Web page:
Home WORLD AMERICA Firefighters slow a blaze near Yosemite Park, California

Firefighters slow a blaze near Yosemite Park, California


The firefighters carried out good progress facing the Oak fire, according to the Cal Fire agency, which added that the flames were less extremes only in the last few days.

More than 2,500 firefighters supported by air tankers are battling the flames that started Friday near the town of Midpines in Mariposa County, southwest of the park. The fire quickly spread through vegetation parched by the worst drought in decades.

The flames had incinerated 65 square kilometers of land as of Sunday evening, and an investigation has been opened to try to elucidate the cause of the disaster.

A firefighter holds a fire as an agricultural fire stands in front of him, at night.

A firefighter conducts a prescribed burn near Midpines Park as the ‘Oak Fire’ grips Mariposa, California.

Photo: Reuters / TRACY BARBUTES

Flames 15 meters high roared skyward near the small town of Jerseydale, as firefighters battled not only the fire, but also the difficult terrain, intense heat and low humidity.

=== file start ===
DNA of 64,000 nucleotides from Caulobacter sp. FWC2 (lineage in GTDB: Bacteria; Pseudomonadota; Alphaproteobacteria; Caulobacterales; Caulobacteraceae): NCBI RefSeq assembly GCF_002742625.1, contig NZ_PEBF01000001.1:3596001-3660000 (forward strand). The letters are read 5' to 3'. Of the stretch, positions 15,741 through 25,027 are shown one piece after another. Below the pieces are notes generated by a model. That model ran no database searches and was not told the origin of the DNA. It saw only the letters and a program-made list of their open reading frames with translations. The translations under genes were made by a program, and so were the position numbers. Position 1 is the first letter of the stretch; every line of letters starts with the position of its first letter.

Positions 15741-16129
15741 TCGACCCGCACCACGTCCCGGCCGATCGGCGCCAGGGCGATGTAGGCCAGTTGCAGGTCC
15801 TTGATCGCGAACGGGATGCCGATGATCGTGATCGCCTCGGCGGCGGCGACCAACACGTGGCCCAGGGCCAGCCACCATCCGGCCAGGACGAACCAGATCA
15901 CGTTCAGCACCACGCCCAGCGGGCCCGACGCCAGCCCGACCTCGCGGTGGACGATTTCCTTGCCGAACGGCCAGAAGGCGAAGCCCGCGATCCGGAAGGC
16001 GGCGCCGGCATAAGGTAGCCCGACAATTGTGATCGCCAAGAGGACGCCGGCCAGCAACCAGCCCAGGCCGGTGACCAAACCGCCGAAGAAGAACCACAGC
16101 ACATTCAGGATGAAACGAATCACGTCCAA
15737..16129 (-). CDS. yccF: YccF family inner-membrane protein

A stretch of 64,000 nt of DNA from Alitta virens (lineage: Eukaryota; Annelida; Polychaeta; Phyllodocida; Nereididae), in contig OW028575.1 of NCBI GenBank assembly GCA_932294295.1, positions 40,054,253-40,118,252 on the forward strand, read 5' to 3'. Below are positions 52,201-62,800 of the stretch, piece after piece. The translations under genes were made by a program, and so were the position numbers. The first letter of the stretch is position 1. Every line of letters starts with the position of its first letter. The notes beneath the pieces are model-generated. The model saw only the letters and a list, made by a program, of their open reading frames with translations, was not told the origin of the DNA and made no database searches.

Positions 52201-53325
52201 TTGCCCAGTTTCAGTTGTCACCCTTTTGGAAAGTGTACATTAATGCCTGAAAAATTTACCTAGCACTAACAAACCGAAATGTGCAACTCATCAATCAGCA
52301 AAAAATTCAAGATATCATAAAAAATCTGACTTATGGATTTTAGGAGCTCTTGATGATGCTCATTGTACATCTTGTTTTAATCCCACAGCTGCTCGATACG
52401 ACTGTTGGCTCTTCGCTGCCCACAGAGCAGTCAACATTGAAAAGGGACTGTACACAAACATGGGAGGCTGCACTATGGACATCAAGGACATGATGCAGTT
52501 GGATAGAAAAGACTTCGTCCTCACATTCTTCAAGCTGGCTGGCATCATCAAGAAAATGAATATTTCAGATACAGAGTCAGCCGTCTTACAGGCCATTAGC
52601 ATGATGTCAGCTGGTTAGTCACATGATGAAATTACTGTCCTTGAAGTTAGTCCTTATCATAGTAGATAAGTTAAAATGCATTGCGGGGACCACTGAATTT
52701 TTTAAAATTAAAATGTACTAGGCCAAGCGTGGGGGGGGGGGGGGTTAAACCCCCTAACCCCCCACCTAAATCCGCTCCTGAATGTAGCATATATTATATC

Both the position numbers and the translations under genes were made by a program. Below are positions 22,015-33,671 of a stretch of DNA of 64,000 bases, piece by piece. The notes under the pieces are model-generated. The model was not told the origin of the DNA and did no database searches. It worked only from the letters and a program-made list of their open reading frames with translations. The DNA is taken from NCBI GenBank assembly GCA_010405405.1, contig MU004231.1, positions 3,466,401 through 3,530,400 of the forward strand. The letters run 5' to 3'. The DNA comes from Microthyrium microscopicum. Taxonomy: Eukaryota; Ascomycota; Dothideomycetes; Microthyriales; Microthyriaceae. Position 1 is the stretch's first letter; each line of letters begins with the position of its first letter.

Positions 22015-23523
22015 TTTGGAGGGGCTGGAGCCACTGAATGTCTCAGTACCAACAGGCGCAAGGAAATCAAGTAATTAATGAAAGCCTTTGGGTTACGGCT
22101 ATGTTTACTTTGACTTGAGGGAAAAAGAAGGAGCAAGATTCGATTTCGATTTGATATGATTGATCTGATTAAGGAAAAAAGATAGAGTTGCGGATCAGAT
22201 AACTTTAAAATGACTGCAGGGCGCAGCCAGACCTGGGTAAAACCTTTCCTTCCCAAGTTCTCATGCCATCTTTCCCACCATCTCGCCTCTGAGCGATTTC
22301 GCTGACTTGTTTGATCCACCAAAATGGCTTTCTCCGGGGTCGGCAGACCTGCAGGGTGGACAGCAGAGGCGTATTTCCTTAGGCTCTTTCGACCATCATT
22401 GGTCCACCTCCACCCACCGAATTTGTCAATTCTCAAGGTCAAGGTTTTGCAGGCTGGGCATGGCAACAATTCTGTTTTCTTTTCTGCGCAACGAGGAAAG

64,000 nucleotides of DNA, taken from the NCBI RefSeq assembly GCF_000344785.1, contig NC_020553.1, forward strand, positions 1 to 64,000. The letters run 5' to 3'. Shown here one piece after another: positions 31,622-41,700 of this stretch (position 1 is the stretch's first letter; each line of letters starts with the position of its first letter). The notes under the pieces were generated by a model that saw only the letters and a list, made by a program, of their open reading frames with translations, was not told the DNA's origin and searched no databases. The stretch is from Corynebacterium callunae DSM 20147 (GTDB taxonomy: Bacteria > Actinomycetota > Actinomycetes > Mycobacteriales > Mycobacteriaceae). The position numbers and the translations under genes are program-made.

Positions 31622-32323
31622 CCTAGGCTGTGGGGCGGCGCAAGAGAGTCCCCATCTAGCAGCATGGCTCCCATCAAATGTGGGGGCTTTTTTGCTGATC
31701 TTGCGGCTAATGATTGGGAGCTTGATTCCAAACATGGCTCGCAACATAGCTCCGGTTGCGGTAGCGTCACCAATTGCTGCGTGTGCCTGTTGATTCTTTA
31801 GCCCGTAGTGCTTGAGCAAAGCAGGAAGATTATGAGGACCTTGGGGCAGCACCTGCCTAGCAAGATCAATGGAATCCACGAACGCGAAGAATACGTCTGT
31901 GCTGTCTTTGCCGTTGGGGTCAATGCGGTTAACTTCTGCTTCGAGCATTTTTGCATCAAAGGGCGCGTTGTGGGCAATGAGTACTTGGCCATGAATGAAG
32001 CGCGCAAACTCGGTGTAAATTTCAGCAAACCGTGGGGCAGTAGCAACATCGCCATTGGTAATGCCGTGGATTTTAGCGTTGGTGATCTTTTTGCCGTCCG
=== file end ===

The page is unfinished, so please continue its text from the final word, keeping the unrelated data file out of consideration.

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Light winds blew embers, which spread the flames.

Evacuations and power outages

Some 6,000 residents could be evacuated from the region, at the foot of the Sierra Nevada. California Governor Gavin Newsom has declared a state of emergency in Mariposa County.

At least ten residential and commercial structures were destroyed and five others damaged. Several roads were closed, including a portion of Highway 40 that leads to Yosemite Park.

More than 2,600 customers in the region were without power on Monday.

Burning trees.

Hundreds of firefighters were working Monday to water trees in the Mariposa Grove area of ​​Yosemite Park.

Photo: Associated Press/National Park Service

Firefighters also now have 87% control of the Washburn fire, which has been threatening Yosemite Park for two weeks and covers around twenty square kilometers.

California has seen bigger and deadlier wildfires in recent years, as global warming has made the West hotter and drier in the past 30 years. Scientists warn that weather events will continue to become more extreme and wildfires more destructive and unpredictable.

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